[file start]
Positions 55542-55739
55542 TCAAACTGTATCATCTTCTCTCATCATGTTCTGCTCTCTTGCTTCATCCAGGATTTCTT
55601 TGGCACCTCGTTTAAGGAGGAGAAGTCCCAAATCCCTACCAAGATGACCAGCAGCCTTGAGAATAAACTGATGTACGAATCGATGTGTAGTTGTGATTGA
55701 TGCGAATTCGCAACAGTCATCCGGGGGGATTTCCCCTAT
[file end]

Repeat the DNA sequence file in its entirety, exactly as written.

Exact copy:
Positions 55542-55739
55542 TCAAACTGTATCATCTTCTCTCATCATGTTCTGCTCTCTTGCTTCATCCAGGATTTCTT
55601 TGGCACCTCGTTTAAGGAGGAGAAGTCCCAAATCCCTACCAAGATGACCAGCAGCCTTGAGAATAAACTGATGTACGAATCGATGTGTAGTTGTGATTGA
55701 TGCGAATTCGCAACAGTCATCCGGGGGGATTTCCCCTAT